That’s right.  Steve Belmonte, former President & CEO of Ramada Hotels for 10 years and I never graduated college.  I started at 16 as a desk clerk in a Holiday Inn at the O’Hare airport.  My career has worked out pretty well.

So why, for heaven’s sake, why don’t we tell our people about the possibilities?  Why don’t we tell them about the abundance of success stories that are out there?  To these kids, you appear confident, secure, rich and successful.  They probably think you were born with a silver spoon in your mouth.  Why don’t you tell them the truth?  Why don’t you tell them your story?

What’s the point of all this?  I have been talking about change, leadership, pride and people.  It’s about our lives, our business, and our future.  It’s all about relationships.  You want some other interesting words?  How about trust and how about loyalty?  The very foundation of our industry is being able to count on others, dependability, allegiance, reliability, and obligation.  Think of the mix, the interdependence between you as the owner or manager, your employee, your customers and your franchisor.  We are talking about a positive feedback loop here.  People who are all intertwined and interconnected who benefit directly from each other.  And the benefits come directly from those simple words, trust and loyalty.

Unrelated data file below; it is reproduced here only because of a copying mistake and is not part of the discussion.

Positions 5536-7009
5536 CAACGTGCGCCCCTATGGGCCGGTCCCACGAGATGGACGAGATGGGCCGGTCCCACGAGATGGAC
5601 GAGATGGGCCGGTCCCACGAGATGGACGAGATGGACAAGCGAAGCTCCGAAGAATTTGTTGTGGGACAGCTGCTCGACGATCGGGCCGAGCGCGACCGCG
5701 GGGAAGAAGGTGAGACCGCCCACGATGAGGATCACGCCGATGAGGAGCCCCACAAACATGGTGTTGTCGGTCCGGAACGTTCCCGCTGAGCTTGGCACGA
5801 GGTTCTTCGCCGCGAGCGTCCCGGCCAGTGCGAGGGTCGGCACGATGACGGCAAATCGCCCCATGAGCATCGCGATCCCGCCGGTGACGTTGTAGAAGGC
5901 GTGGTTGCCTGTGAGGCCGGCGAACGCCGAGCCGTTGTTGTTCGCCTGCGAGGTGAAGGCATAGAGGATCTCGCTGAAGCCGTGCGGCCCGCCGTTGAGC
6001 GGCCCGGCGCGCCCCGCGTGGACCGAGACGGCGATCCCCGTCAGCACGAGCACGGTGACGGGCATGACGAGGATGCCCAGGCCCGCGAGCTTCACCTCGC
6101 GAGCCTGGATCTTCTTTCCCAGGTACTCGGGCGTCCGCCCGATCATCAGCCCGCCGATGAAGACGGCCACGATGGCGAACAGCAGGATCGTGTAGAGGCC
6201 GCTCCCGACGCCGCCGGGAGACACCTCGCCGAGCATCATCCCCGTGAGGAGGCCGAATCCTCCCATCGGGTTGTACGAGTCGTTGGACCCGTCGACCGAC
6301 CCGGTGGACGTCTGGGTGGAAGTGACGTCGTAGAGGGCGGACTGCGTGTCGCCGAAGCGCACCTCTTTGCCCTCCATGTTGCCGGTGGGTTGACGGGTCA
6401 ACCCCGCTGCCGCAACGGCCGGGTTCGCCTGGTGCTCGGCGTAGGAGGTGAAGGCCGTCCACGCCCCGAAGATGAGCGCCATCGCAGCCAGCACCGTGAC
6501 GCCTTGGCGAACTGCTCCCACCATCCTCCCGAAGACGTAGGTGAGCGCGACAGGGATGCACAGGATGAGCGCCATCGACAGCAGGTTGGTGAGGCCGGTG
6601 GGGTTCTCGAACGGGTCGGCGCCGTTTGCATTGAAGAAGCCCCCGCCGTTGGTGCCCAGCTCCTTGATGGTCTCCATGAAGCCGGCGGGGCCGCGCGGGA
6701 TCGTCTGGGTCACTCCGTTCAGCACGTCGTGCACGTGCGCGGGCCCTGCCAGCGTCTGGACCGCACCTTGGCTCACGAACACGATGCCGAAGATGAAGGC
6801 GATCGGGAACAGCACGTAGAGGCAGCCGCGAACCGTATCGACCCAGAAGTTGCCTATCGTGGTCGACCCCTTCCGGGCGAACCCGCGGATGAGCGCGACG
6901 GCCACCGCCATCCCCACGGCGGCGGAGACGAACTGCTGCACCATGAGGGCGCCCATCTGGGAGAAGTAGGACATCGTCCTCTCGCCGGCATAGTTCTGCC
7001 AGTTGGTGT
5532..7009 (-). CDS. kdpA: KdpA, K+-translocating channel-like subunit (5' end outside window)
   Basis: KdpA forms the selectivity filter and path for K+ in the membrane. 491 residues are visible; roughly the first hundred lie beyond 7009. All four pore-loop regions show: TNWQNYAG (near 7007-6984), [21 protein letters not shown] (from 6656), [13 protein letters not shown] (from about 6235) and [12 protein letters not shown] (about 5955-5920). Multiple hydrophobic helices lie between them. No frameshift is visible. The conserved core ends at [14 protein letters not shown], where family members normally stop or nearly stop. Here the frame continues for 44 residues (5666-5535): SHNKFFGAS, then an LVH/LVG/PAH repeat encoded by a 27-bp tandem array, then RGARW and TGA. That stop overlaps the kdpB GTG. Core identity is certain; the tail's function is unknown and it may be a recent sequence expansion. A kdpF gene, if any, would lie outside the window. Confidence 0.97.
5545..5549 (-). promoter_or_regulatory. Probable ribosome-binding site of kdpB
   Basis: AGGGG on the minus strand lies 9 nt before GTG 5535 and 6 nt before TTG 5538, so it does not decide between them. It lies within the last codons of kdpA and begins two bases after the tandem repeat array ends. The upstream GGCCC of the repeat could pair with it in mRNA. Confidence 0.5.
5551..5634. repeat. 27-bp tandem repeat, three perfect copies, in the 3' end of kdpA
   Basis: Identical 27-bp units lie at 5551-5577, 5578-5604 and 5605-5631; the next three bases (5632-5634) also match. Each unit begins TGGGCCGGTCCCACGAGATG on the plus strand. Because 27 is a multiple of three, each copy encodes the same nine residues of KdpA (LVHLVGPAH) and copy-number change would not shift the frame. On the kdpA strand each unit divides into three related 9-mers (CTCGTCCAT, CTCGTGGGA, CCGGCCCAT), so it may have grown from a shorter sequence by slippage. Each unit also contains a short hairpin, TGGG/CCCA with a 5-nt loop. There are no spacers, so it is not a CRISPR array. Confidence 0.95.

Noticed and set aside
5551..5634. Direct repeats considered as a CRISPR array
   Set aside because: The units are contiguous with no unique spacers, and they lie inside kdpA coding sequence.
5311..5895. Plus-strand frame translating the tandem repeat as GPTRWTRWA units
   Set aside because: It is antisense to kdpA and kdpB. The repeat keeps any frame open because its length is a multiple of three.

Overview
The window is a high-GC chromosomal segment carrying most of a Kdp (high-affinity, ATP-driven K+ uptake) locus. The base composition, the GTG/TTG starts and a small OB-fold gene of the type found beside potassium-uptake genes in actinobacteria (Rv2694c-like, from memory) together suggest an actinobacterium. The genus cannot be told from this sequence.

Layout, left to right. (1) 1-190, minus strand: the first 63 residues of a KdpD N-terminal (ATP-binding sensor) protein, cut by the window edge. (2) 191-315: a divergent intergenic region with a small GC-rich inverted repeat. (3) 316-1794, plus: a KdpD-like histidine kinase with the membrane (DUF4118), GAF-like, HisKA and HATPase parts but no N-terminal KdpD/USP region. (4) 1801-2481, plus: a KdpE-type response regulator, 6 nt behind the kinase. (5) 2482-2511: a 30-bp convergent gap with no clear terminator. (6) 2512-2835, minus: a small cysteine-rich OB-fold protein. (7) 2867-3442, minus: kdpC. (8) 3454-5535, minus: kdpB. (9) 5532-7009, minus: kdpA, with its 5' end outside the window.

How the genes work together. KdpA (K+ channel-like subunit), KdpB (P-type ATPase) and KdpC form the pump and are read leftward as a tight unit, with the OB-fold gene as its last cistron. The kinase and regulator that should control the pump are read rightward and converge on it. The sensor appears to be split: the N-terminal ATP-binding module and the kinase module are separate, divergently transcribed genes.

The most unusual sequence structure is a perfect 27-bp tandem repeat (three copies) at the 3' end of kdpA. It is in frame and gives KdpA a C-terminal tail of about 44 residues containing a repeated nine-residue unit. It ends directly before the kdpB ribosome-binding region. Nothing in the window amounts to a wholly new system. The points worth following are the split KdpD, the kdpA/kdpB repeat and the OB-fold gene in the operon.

Okay, so you got the message.  Now let’s get down to specific cases.  Yours.  The owner and the general manager set the culture of the property.  You establish the tone, the environment in which your employees operate.  A friend of mine gave me two perfect examples of company cultures; two opposites.  

The first is about FedEx.  He needed to drop off a package downtown and got to the office 15 minutes before it opened.  While standing on the street corner with his back to the storefront, the young woman inside unlocked the door, came out on the street, tapped him on the shoulder and said, “May I help you, sir?”  She did that for only one reason.  That reason was because of Fred Smith, the Founder of the company.  Smith never met her.  He never talked to her.  But he established the policies and he created the atmosphere where employees want to go the extra mile.